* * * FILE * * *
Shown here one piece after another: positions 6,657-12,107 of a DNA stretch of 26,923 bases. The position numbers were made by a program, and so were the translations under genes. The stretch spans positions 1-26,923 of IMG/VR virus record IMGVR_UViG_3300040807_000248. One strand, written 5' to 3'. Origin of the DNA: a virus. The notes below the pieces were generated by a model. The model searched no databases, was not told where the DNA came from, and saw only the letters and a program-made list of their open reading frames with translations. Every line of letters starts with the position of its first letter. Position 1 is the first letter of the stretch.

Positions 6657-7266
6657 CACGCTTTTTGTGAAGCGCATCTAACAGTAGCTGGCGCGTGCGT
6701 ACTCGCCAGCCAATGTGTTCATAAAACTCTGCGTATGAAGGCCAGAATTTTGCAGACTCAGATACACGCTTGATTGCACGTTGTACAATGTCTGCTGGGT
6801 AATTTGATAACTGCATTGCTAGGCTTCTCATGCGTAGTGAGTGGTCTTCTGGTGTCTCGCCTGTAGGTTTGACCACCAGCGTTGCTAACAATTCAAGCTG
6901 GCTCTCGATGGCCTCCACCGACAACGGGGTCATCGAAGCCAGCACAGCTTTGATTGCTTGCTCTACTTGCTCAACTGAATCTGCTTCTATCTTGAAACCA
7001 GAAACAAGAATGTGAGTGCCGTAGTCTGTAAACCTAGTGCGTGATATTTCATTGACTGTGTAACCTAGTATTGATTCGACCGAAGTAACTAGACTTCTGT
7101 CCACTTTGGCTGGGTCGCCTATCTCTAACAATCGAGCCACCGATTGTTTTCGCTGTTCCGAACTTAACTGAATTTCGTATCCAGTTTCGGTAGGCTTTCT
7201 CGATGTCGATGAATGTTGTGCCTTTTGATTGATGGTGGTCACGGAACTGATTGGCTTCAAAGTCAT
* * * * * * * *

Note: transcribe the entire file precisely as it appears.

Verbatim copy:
Shown here one piece after another: positions 6,657-12,107 of a DNA stretch of 26,923 bases. The position numbers were made by a program, and so were the translations under genes. The stretch spans positions 1-26,923 of IMG/VR virus record IMGVR_UViG_3300040807_000248. One strand, written 5' to 3'. Origin of the DNA: a virus. The notes below the pieces were generated by a model. The model searched no databases, was not told where the DNA came from, and saw only the letters and a program-made list of their open reading frames with translations. Every line of letters starts with the position of its first letter. Position 1 is the first letter of the stretch.

Positions 6657-7266
6657 CACGCTTTTTGTGAAGCGCATCTAACAGTAGCTGGCGCGTGCGT
6701 ACTCGCCAGCCAATGTGTTCATAAAACTCTGCGTATGAAGGCCAGAATTTTGCAGACTCAGATACACGCTTGATTGCACGTTGTACAATGTCTGCTGGGT
6801 AATTTGATAACTGCATTGCTAGGCTTCTCATGCGTAGTGAGTGGTCTTCTGGTGTCTCGCCTGTAGGTTTGACCACCAGCGTTGCTAACAATTCAAGCTG
6901 GCTCTCGATGGCCTCCACCGACAACGGGGTCATCGAAGCCAGCACAGCTTTGATTGCTTGCTCTACTTGCTCAACTGAATCTGCTTCTATCTTGAAACCA
7001 GAAACAAGAATGTGAGTGCCGTAGTCTGTAAACCTAGTGCGTGATATTTCATTGACTGTGTAACCTAGTATTGATTCGACCGAAGTAACTAGACTTCTGT
7101 CCACTTTGGCTGGGTCGCCTATCTCTAACAATCGAGCCACCGATTGTTTTCGCTGTTCCGAACTTAACTGAATTTCGTATCCAGTTTCGGTAGGCTTTCT
7201 CGATGTCGATGAATGTTGTGCCTTTTGATTGATGGTGGTCACGGAACTGATTGGCTTCAAAGTCAT